The old way of the Law (part 2)

Paul talked of sin as if it was a real, live creature. Sin was actually living inside him. It had its own personality. It could act independently, do whatever it pleased, and it was very clever, as well. It could somehow twist God’s law – which is holy, righteous and good – into all kinds of rotten, awful desires in Paul’s head instead. And worse still, there was nothing Paul could do about it. 

He wanted to do something about it, desperately, because to him the law was very good. He wanted to obey it. But there was this other “something” in his head preventing him from obeying it. So what on earth was it? Well, to Paul it was like having an alien creature living inside him, Romans 7:17 – “it is no longer I myself who do it, but it is sin living in me.”

But at least he knew it wasn’t him, or the law, that was creating these wrong desires in him. It was this awful, squirming, cancerous mass of sin living inside him. It had infiltrated his mind with its own mind and ripped the good right out of him, and so much so that Paul realized in verse 18 that “nothing good lives in me, that is, in my sinful nature.” There was nothing good about this alien creature inside him. It was all bad. 

Paul was in a terrible state, because in his own mind, verse 18, “I have the desire to do what is good, but I cannot carry it out.” His own mind was still working, he could see that, and he was still capable of thinking his own thoughts. And he knew what his own thoughts were too, and they were good, but could he carry them out as he wanted to? No, because this other creature had its hand on the controls.

Paul had simply become a robot. He did whatever his sinful nature demanded. But what made this so awful for Paul was that he still had his own mind, and his own mind didn’t want to be controlled, verse 19, “For what I do is not the good I want to do; no, the evil I do not want to do – this I keep on doing.” It didn’t matter what he did or didn’t want to do, because there was this alien creature inside him pulling the strings, and if it wanted to do evil, then evil was what Paul did, even though it was the last thing he wanted to do. 

So if the law couldn’t stop this happening, what else was there that could help him? …. (continues in Part 3)

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The old way of the Law (part 1)

Paul tells us in Romans 7:6 that “we have been released from the law so that we serve in the new way of the Spirit, and not in the old way of the written code.” Does that make the “old way” of the law bad, then?

No, because the law was perfect for bringing sin out into the open, verse 9 – “when the commandment came, sin sprang to life, and I died.” The law identified the sins that consume and control us. It brings them to life “so that through the commandment sin might become utterly sinful,” verse 13. In other words, we can see sin for what it is. But that’s all the law does. It can only expose the sins within us, it can’t stop them.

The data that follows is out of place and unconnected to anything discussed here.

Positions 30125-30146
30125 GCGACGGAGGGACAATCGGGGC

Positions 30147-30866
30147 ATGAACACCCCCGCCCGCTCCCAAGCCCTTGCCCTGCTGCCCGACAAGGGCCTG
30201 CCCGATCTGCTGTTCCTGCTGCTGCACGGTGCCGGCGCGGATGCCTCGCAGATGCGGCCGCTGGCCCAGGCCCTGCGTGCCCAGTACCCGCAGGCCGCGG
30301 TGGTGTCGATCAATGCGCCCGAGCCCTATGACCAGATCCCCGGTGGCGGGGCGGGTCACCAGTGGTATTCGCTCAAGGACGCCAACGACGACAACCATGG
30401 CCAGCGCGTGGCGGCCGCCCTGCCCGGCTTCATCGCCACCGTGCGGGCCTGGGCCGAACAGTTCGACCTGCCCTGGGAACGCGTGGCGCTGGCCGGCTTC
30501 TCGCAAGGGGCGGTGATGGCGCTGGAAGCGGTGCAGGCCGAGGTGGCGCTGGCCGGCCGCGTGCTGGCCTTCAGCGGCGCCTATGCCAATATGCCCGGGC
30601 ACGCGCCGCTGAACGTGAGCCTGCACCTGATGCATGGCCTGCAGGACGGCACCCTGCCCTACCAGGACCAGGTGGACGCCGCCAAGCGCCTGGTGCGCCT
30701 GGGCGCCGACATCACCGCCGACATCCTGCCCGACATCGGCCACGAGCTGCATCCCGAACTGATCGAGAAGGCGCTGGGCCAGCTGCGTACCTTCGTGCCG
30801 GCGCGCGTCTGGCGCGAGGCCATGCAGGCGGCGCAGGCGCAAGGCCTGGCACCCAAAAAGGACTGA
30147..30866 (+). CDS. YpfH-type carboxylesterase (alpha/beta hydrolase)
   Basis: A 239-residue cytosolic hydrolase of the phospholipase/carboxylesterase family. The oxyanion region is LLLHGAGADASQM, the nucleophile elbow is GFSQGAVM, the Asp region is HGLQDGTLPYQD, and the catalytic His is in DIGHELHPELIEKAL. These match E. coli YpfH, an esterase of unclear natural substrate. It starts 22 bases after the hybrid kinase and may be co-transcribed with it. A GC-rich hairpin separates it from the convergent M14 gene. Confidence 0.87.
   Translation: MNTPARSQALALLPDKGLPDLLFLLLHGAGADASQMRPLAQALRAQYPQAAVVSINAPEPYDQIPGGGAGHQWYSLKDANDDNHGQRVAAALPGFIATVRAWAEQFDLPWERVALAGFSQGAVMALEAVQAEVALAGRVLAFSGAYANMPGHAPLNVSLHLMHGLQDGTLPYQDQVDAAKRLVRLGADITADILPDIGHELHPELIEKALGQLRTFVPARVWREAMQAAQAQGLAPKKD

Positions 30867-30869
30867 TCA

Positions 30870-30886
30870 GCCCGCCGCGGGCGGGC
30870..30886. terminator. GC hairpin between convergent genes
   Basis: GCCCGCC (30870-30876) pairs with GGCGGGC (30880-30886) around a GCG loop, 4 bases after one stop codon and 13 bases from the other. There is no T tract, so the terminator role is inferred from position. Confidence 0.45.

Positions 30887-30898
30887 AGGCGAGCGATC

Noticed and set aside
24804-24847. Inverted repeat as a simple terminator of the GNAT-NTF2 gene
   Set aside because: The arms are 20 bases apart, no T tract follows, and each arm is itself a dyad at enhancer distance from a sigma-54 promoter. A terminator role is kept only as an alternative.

Paul brings this out in vivid detail in his own life. “We know that the law is spiritual; but I am unspiritual, sold as a slave to sin,” verse 14. The law was still “holy, righteous and good,” verse 12, but it couldn’t stop Paul sinning. To Paul’s great dismay, sin still held him firmly by the nose, rendering him absolutely powerless against it, despite all his law-keeping.

It was hugely confusing for him. “I do not understand what I do,” he cries out in verse 15. This wasn’t what he expected from the law. He thought the law would enable him to “bear fruit to God,” but instead he found himself totally under sin’s command still. “For what I want to do I do not do, but what I hate I do,” verse 15

On the positive side, Paul realized that “If I do what I do not want to do, I agree that the law is good,” verse 16. His desire to keep the law meant he agreed with it at least. He knew when he broke the law it was wrong, and it bothered him. So sin had never stopped Paul wanting to obey the law. But for all Paul’s desire to obey the law it couldn’t stop him sinning. And that’s what confused him, because he thought that obeying the law would stop him sinning.  

Instead, his attempts at obeying the law as best he could only exposed more sin in Paul, not made it less. What on earth, then, was causing this to happen? It wasn’t Paul’s fault, surely, because he wanted to obey God. His shocking conclusion was – verse 17 – “it is no longer I myself who do it, but it is sin living in me.” There was this other creature living inside him that had total control over him…(continues in Part 2)